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Assistive technology consideration

“Technology is a tool that serves a set of

education goals, and if we don't think about what we want the technology for first, we end up with technology-driven solutions that have very little impact in the lives of children and in our educational system.”

-Linda Roberts

Past Director of Educational Technology

U.S. Department of Education

Assistive technology consideration

The use of a process and framework can assist teams in considering a child’s assistive technology needs.

SETTis one example of a framework that assists teams in the consideration process.

Assistive technology consideration





Assistive technology consideration

  • SETT

  • Student Environment Tasks Tools

  • by

  • Joy Zabala


  • Student: Describe the child in detail and include how a disability affects his or her ability to participate.

  • Environment: Describe all environments in which the child participates and the supports available.

  • Task: Identify the specific tasks and activities that the child needs to participate in.

  • Tools: Consider a wide range of strategies to support and extend the abilities of the child.

Assistive technology consideration


Student Environment Tasks Tools

By Joy Zabala (1994)


S tudent

  • What are the student’s current abilities?

  • What are the student’s special needs?

  • What are the functional areas of concern?

  • What are the other students doing that this student needs to be able to do?

  • What does the student need to be able to do that is difficult or impossible to accomplish independently at this time?

Assistive technology consideration


Student Environment Tasks Tools

By Joy Zabala (1994)



E nvironments

  • What activities take place in the environment?

  • Where will the student participate—classroom, home, community, therapy?

  • What is the physical arrangement?

  • What activities do other students do that this student cannot currently participate in?

  • What assistive technology does the student have access to or currently use?

Assistive technology consideration


Student Environment Tasks Tools

By Joy Zabala (1994)




T asks

  • What specific tasks occur in the environments that enable progress toward mastery of IEP goals and objectives?

  • What activities is the student expected to do?

  • What does success look like?

Assistive technology consideration


Student Environment Tasks Tools

By Joy Zabala (1994)





T ools

  • Tools are devices and services—anything that is needed to help the student participate and benefit from.

  • Tools are on a continuum from no/low-, mid-, high-tech.

  • Tools must be student centered and task oriented and reflect current student needs.

  • Describe tool features that are needed rather than brand names.

  • Identify skills the student needs to use the tool.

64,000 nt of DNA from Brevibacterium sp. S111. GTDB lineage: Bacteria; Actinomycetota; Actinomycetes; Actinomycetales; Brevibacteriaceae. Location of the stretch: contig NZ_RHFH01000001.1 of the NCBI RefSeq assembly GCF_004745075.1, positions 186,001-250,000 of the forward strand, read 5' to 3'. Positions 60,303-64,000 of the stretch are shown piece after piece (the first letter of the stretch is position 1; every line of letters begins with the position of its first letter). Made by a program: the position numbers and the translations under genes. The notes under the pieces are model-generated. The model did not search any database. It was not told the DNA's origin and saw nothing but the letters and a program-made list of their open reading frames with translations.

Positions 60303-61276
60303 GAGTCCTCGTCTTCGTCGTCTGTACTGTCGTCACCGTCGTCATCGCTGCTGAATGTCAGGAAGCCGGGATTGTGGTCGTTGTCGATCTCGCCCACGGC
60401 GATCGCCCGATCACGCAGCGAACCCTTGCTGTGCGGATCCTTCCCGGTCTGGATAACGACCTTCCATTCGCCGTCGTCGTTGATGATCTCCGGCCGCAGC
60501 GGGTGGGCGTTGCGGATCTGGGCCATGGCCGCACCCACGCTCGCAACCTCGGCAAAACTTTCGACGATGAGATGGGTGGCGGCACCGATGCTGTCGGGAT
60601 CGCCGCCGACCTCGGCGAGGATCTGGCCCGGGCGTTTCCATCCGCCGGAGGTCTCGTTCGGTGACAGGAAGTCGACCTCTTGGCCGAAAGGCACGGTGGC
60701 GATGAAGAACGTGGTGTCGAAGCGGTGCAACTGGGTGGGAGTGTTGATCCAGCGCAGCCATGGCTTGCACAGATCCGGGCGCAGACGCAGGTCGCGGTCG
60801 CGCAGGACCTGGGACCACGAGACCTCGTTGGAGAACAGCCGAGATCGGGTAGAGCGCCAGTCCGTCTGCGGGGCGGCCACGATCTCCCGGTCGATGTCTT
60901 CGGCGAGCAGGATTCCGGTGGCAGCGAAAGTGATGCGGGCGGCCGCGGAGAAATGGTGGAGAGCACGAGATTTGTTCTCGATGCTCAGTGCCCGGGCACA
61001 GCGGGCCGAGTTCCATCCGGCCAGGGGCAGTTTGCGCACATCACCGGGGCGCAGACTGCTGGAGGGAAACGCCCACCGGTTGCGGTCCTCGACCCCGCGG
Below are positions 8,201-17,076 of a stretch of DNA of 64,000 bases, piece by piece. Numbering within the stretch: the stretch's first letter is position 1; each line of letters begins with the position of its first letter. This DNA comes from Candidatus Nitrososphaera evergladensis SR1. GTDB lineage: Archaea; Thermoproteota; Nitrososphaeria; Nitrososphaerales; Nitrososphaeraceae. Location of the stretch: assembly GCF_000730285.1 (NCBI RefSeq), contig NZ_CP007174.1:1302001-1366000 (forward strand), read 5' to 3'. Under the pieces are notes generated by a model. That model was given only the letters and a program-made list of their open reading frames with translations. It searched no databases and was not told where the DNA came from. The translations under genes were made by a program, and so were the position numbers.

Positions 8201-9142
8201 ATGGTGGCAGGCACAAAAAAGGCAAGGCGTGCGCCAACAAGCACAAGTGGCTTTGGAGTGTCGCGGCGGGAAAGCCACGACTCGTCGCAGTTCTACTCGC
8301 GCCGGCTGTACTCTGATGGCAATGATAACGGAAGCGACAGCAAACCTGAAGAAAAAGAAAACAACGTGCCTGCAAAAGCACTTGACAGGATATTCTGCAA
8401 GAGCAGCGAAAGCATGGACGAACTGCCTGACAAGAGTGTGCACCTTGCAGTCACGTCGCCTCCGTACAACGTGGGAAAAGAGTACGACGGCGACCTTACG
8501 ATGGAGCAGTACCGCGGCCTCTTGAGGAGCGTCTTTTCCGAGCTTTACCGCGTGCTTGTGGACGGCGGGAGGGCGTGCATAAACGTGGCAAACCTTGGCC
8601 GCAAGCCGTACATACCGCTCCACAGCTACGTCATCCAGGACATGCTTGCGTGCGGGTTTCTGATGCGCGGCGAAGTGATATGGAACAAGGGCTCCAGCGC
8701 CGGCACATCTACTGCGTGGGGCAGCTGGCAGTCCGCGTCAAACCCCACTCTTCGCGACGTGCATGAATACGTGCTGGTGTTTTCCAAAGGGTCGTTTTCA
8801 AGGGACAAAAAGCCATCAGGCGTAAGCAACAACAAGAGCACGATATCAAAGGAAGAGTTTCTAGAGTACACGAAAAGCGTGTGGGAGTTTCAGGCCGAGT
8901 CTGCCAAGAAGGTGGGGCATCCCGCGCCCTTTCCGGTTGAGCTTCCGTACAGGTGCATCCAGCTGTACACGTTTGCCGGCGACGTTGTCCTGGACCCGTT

Tool selection
Tool Selection

  • Identify what tools may address the tasks the student is experiencing difficulty with.

  • Begin with no-/low tech strategies

    • Reinforces least restrictive options

    • Simple to use and acquire

    • More readily accepted by student, family, and peers.

  • Student may require a range of strategies for an individual task.

  • Consider no/low-tech options as a back up for mid- or high-tech options.

  • Consider student and family preferences.

Assistive technology consideration

Team Approach

Multiple perspectives from a number of disciplines will ensure that the needs of the child are addressed and supports are provided across all environments.

Who is on the team
Who is on the team?

  • Student

  • Parents/family

  • District Personnel - Team membership is flexible and based on student need.

    Members may include:

    • Assistive Technology Specialist

    • Special Education Teacher

    • General Education Teacher

    • Social Worker

    • Occupational Therapist

    • Speech and Language Pathologist

    • School Administrator

    • Physical Therapist

    • School Psychologist

    • Para-Educator

    • District Technology Coordinator

Critical elements of sett
Critical Elements of SETT

  • Student Centered

  • Shared knowledge and collaboration

  • Multiple perspectives

  • Communication

  • Pertinent information and resources

  • Flexibility

  • Ongoing processes

  • Collaboration

Implementation plan
Implementation Plan

  • Prioritized tasks and tool strategies to be addressed

  • Who will be in charge of getting the “tools”


  • Data collection plan to document outcomes of strategy/tool use (trial periods)

Acquisition of tools
Acquisition of Tools

  • Identify who will locate materials/device?

  • Borrow, rent, purchase?

  • Cost of device and who will purchase?

  • Possible funding sources?


  • Who is going to need training (student, teacher, parents, para)?

  • Who will do the training?

  • How much time will it take to train?

  • When will the training be scheduled?

  • What is the cost? Is training provided free by manufacturer or vendor?

Data collection and documentation
Data Collection and Documentation

Data collection and documentation is an ongoing

process that is used to review and revise a

student’s plan. This includes:

  • Formal or informal assessment data identify baseline performance, specific needs, and initial assistive technology implementation.

  • Performance data support or disprove solutions tried (tool trials).

  • Performance data evaluate outcomes and measure student performance toward goals.


  • A SETT Framework is ONGOING.

  • Re-SETTing is not starting over…

    • It is a matter of keeping decision-guiding information accurate, up to date, and clearly inclusive of the shared knowledge of all involved.

References resources

  • MATR (Michigan’s Assistive Technology Resource)

  • WATI (Wisconsin Assistive Technology Initiative)

  • Joy Zabala, Assistive Technology Consultant